Five years previously Althea had been all set to get married but her mother had put a stop to it. Now her ex-fiance is back, but it looks like life is never going to be easy for them, with murder and mystery blighting their future.
Luckily Althea is able to contact Miss Silver, they are connected loosely through an old friend. She’s the equivalent of the cavalry riding to your aid! AND she does it all whilst knitting a pink vest for a baby girl.
Back to our October 2016 cruise and I woke up in the dark, realising that our ship Black Watch must have entered the Firth of Forth because there was almost no movement at all and very little engine noise.
I shot out of bed and luckily managed to locate the camera in the dark, Jack was still out for the count. The two photos above are of the Forth Bridge which is for trains only. It’s the one on my header.
I was just in time to take these photos of the bridges as we went under them, I took lots but most of them didn’t come out.
These ones are quite atmospheric though, certainly if you know what you’re looking at anyway.
The new road bridge is still under construction, but it’s not far off being finished.
If you want to see more photos under construction have a look here.
We’ve just completed our second jigsaw puzzle of the winter. It’s one that Peggy brought over from TN when she visited us last summer. It’s a Charles Wysocki puzzle called Whaler’s Bay, I think that naive (folksy) American style is lovely.
This is the second Wysocki puzzle that we’ve done, I must admit I found the first one to be more difficult than this one, maybe I’m just getting used to the different styles now. There is quite a difference between US and UK puzzles, going by these ones anyway. We managed to do it over two days and a Brit one normally will take the best part of a week with the same number of pieces – 1,000.
I think I’ll be starting another puzzle soon – going by the weather forecast it looks like we’ll be staying at home over the next few days, it’s going to be freezing here!
Below is a list of the first ten books that I intend to read for the Read Scotland 2017 Challenge. I intend to read at least 35 books for this challenge, and as you can see I’m going to be having something of a J.I.M. Stewart binge. I loved reading three of those books way back in the 1970s when they came out, but I never did get around to finishing the series, so I’m starting from the beginning again, hoping that I’ll enjoy them as much. He is of course better known as the crime writer Michael Innes.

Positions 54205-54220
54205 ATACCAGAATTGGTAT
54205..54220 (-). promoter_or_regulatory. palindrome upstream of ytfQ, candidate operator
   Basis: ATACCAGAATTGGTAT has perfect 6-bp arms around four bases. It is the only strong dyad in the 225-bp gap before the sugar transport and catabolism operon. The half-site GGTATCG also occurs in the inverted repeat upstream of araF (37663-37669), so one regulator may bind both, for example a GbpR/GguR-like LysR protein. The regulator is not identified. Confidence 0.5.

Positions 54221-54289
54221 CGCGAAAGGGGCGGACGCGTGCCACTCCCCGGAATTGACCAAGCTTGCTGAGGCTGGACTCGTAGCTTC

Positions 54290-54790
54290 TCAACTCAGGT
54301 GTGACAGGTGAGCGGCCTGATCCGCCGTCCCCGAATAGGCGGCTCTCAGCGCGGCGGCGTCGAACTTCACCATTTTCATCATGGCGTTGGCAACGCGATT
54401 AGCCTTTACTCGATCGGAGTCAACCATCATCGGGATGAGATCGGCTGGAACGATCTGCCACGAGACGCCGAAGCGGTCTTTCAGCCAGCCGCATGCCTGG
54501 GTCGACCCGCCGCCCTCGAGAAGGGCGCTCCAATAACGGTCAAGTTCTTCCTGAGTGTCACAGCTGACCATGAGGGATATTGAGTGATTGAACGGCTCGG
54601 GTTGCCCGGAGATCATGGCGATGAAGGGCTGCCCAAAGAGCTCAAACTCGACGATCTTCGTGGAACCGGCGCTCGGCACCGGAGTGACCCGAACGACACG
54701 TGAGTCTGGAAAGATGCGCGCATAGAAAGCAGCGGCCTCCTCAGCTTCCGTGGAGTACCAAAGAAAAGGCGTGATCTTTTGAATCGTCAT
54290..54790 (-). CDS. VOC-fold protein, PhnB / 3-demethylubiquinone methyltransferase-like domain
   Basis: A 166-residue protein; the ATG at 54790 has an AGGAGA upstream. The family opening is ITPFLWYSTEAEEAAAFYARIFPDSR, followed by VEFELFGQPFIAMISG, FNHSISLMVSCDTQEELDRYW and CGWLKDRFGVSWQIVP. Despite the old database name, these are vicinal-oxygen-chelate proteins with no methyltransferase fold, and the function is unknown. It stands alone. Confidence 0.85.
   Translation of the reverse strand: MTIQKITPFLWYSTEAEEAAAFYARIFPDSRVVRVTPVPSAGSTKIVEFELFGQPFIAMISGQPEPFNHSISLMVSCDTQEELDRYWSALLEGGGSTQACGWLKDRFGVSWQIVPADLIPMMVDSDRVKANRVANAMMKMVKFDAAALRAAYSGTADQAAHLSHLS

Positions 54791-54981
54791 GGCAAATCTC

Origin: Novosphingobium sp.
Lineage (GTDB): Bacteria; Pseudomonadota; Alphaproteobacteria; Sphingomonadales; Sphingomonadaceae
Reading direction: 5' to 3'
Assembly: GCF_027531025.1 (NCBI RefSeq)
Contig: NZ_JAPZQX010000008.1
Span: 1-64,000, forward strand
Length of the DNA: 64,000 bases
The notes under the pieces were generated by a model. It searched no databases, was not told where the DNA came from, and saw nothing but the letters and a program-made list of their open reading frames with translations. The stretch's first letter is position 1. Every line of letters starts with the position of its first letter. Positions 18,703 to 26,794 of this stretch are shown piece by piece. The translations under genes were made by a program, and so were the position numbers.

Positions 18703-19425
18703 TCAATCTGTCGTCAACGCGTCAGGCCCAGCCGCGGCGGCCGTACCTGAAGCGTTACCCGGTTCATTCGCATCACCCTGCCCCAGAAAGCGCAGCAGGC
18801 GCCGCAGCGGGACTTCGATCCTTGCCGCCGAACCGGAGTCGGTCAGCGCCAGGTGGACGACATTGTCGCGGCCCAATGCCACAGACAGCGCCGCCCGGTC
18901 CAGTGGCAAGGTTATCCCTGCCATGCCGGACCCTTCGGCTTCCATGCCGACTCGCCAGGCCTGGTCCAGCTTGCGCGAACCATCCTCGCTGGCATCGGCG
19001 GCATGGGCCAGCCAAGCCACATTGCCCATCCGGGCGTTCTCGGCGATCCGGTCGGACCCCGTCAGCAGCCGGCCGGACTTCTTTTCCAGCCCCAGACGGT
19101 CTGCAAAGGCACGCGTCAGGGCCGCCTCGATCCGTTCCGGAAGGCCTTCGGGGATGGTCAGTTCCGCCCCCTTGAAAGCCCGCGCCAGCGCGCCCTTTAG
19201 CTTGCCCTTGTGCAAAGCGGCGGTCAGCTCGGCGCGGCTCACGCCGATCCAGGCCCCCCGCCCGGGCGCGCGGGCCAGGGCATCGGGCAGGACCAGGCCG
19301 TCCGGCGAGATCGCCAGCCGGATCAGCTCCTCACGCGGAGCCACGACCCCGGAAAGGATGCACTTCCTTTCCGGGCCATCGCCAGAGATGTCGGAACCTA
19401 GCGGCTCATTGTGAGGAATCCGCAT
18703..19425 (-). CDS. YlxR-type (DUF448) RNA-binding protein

I think a read-a-long of R.L.S’s The Black Arrow is on the cards at some time during the year.
I want to get back to Ian Rankin’s Rebus series, I’m way behind with it and I believe that it’s Dead Souls that is next on the reading list for me.
Helen at She Reads Novels recently enjoyed reading Scott’s Redgauntlet, and as I have a copy of it I decided to bump it up my Sir Walter Scott reading queue.
Joan at Planet Joan recently loved reading Mary Stewart’s Airs Above the Ground and it’s one of the few that I still have to read, so I’m really looking forward to that.
I’ve been avoiding Val McDermid’s books as I’ve been told they are quite gory but I’ve decided to pluck up courage and start with her first book Report for Murder.
1. Airs Above the Ground by Mary Stewart
2. The Gaudy by J.I.M. Stewart
3. Young Patullo by J.I.M. Stewart
4. Memorial Service by J.I.M. Stewart
5. The Madonna of the Astrolabe by J.I.M. Stewart
6. Full Term by J.I.M. Stewart
7. Report for Murder by Val McDermid
8. Dead Souls by Ian Rankin
9. The Black Arrow by R.L. Stevenson
10. Redgauntlet by Sir Walter Scott
Have you read any of these books and are there any Scottish books that you would recommend reading?
When Endeavour Press asked me if I would like to be sent an ebook of People at Play by Elizabeth Berridge I had to google her as I had never heard of her before. Anyway, I decided to accept the book offer as going by her Guardian obituary it seemed like she was a good writer.
To begin with I was a bit unsure because the main character Stani seemed to dislike redheads, that’s not something that I’m going to find reasonable, but it turned out that he was a bit of a weird chap.
The setting is mainly London in the 1960s when World War 2 still seemed quite recent and there were people living there who had been wartime refugees of various nationalities and still didn’t seem to be fitting in, especially amongst themselves.
Stani has a room in the house that he and his mother had lived in when they first got to Britain and he’s now a sort of caretaker, letting out the other rooms to various types. The house is owned by Mrs Bannister and she has decamped to a large old house not too far away in the suburbs near Richmond, it feels like the country to her. Just after the war her husband had decided that he wanted his freedom and he gave her the large house on condition that she looked after his two rather dotty elderly cousins.
Mrs Bannister realises that it is his way of dumping all his responsibilities on her, but she decides to take it all on and change the house into a home for the elderly. There are a lot of quirky characters, young and old, and nothing is quite as it seems to be.
I enjoyed this book and will look out for more of Elizabeth Berridge’s books. My thanks go to Endeavour Press for sending me this ebook.